Losing Direction with Apple Maps
There have already been more words written than can possibly be read about Apple’s issues with its new Maps App. Many of those words are just words without meaning as they counter other words written previously. There’s a PR war going on between Apple and Google over who did what when, both trying to save some face. I won’t pretend that what I write here is any more accurate than any what you may find anywhere else, but it is just my two cents on the topic.
First, regardless of the timing, Apple goofed. Apple has been pumping up its Maps App as a tent pole of iOS 6 since WWDC. What it delivered by many accounts is a pretty shaky tent pole. Let me say that locally in my use, I don’t see any of the problems that are being reported. That said, that doesn’t mean Apple should be cut any slack. If you rely on Maps on an iPhone and Apple and its data providers don’t have accurate data, or if that data is assembled and presented to the user doesn’t yield appropriate directions, there is a problem. Some have said Maps should have been labeled BETA in the same way that Siri was an is. Perhaps so. But someone at Apple thought that wasn’t a good idea obviously. Thus the shaky tent pole.
Maps is more than just Maps and directions. It is tied directly into Siri, search, and many other functions of iOS. Or at least that’s the plan. Location and more specifically local search are supposedly the Holy Grails of the future when it comes to mobile advertising, and remember these gadgets are being designed to deliver that. Or rather deliver consumers to those who want to deliver our info to advertisers.
Google may or may not deliver a Maps App for iOS, and Apple may or may not approve it. Either way, don’t think we’ll see such an App tie in with these other aspects of iOS. And quite frankly those tie-ins are what this is all about in the long run. If Apple can’t have a credible Maps App that ties in with Siri it has a big hole in its entire strategy going forward.
And speaking of Google, yes, it is easy to put a bookmark on your home screen to Google’s web version of Maps. But there really is no comparison to what that web version offers compared to what the previous Map App offered or what the new Maps App wants to offer. By the way, on at least three occasions in the last year, the previous iOS Map App, (not the web version) using Google data, yielded inaccurate info for me locally.
The other piece of this story is third party navigation developers priming the PR pump to get you to use their solutions. But again, none of them will tie-in with the OS. If all you’re looking for is navigation in the way we think of it with a stand alone GPS, these solutions certainly work well enough, will get you where you are going, and often give you more options. But if you want a complete experience from speaking to Siri to arriving at your destination, we’ll, that’s not going to happen any time in the near future.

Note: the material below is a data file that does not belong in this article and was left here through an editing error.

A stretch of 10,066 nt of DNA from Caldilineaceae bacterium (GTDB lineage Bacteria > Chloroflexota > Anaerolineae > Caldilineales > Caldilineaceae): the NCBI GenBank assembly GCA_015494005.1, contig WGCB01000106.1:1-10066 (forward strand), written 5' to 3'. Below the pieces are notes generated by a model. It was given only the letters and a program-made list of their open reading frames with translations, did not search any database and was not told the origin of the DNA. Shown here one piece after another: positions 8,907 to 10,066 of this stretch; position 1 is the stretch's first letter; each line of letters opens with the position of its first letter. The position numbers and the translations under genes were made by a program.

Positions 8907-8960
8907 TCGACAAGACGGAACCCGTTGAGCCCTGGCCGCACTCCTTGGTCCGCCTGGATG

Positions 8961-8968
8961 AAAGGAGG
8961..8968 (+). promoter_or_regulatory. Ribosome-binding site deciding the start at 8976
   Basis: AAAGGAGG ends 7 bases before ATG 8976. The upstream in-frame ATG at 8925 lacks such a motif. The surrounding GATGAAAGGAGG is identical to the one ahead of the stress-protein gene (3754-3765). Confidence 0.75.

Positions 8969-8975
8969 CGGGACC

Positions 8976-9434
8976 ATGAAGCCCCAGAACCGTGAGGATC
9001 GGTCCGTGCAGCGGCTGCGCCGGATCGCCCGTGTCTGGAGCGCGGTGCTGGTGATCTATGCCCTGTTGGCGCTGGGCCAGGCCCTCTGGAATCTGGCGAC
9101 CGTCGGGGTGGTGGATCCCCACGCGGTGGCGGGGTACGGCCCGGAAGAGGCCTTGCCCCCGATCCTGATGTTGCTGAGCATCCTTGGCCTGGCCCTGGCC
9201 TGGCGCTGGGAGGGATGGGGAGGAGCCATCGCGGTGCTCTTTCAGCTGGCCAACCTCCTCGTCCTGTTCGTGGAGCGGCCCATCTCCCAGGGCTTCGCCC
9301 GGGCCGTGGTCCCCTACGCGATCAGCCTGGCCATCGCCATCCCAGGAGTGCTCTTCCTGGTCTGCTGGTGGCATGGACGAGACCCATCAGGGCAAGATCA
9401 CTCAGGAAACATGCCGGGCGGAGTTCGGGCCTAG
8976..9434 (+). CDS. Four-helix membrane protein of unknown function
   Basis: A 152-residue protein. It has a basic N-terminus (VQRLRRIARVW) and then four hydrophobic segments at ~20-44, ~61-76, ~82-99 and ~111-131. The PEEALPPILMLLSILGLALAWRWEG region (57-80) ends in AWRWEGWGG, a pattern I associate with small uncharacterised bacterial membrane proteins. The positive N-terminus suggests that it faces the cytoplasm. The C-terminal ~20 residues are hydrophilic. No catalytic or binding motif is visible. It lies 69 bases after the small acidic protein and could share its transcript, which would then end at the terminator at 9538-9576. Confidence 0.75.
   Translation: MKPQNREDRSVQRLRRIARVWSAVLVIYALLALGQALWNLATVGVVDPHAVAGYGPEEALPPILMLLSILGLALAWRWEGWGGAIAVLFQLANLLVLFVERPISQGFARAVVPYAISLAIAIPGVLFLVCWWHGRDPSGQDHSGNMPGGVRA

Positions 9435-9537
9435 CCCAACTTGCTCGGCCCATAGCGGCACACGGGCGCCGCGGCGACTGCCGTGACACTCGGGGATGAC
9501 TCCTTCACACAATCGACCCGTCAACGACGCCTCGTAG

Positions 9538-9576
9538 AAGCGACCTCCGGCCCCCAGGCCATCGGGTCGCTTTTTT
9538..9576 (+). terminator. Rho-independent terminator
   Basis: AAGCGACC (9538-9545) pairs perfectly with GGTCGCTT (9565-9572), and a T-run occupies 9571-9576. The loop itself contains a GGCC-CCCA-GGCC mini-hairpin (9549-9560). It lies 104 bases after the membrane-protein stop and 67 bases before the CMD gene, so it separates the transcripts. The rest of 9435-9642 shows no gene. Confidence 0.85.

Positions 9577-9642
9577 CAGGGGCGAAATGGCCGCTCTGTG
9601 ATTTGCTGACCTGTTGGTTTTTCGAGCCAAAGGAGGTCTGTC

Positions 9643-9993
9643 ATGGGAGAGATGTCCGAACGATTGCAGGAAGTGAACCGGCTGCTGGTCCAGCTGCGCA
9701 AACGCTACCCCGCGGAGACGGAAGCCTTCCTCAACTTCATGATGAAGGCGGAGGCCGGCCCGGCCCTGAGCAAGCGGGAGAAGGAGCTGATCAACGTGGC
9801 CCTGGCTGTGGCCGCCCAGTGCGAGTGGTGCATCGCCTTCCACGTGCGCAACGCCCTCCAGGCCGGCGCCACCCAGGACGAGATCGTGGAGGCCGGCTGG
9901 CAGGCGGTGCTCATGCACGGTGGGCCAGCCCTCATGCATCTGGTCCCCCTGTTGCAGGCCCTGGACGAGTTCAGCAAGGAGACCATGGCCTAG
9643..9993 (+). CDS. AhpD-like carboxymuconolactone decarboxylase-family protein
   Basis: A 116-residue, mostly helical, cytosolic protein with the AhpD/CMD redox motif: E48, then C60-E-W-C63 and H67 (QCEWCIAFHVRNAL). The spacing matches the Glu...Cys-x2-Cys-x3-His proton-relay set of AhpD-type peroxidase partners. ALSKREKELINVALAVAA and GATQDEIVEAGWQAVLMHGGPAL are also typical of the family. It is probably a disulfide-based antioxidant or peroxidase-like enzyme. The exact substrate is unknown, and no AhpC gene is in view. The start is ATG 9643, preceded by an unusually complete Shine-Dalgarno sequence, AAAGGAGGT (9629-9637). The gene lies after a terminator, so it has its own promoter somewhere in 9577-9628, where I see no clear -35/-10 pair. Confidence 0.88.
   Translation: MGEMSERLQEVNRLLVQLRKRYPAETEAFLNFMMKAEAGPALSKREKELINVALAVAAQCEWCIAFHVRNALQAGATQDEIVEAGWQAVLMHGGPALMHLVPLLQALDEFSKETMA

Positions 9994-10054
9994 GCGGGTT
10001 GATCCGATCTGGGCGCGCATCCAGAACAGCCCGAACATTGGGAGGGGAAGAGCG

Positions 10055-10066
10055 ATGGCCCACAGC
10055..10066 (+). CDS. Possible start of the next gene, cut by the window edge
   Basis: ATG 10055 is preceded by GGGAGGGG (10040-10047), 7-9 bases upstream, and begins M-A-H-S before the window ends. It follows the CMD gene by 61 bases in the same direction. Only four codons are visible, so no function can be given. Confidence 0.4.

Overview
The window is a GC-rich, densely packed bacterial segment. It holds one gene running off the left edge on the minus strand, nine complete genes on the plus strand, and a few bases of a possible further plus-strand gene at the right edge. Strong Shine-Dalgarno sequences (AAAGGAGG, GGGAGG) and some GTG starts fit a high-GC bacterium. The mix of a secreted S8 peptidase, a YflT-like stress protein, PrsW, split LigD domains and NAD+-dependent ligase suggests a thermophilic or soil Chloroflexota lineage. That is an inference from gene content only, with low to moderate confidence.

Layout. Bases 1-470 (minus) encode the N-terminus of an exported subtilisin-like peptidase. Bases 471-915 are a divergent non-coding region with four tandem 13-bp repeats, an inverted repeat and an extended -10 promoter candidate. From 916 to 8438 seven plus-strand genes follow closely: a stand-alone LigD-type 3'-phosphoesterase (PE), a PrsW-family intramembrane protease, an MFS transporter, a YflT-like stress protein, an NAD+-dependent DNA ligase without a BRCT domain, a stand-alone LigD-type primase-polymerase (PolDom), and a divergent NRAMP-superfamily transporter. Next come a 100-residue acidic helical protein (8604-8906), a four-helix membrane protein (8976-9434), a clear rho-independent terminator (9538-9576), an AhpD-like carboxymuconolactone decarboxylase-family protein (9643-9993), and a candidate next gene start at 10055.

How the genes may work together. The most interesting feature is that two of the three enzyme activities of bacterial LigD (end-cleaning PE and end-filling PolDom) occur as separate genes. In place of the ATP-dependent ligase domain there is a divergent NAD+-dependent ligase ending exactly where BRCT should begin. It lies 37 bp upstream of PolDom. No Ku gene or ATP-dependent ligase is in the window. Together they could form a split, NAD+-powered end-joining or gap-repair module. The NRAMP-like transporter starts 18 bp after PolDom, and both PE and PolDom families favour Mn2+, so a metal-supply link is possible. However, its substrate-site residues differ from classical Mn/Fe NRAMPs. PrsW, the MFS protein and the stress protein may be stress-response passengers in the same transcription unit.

Apple, based on what an unnamed exec told David Pogue seems to be owning up to this mess. The money quote is “We own this; we manage the vendors. This is no one’s issue but ours.” Other media types have been having a hard time getting Apple to confirm that comment it should be noted. But whether or not Apple will own up to the quote, Apple does indeed own this mess.
Will Maps get better? Yes. At some point. Will it matter? On some levels yes, but on others, Apple has given itself a lasting black eye with this first outing with Maps. You won’t see that discoloration fade any time soon. In fact, until this is solved, Apple is going to need to address Maps under some severe scrutiny going forward.
There are always issues with new releases of hardware and software. 1.0 releases are never easy, and yes, creating a Mapping solution from scratch is a challenge. That doesn’t help if your Maps search sends you to the wrong location though. To put it another way, this issue will surely makes some consumers who use navigation on their phones think twice about iOS, when there are comparable solutions out there on other platforms. (Keep in mind though that Apple will still sell tons of iOS devices regardless.)
The larger issue here though is this. Apple spent considerable time and effort pumping up Maps. Surely they knew there were going to be some problems. There are now two issues Apple is facing with its latest release of hardware and software. Maps, and scratches on the new black iPhones. Both issues make me think that Apple has lost some direction and/or focus when it comes to quality control. I hope that’s the case. The alternative is that Apple just doesn’t care and I have a hard time believing that. It also makes me wonder about the decision process leading up to announcing Maps as a tent pole. Obviously you have to talk about Maps if you’re releasing a new App to replace a standard. But Apple obviously mismanaged that from the get go.
If you’re going to chart a new direction into parts unknown, you deserve a little slack if you get lost or the journey is not so smooth. If you’re going to layout out a roadmap to replace a well worn path with a different approach you can’t be caught off guard if your passengers complain along the way.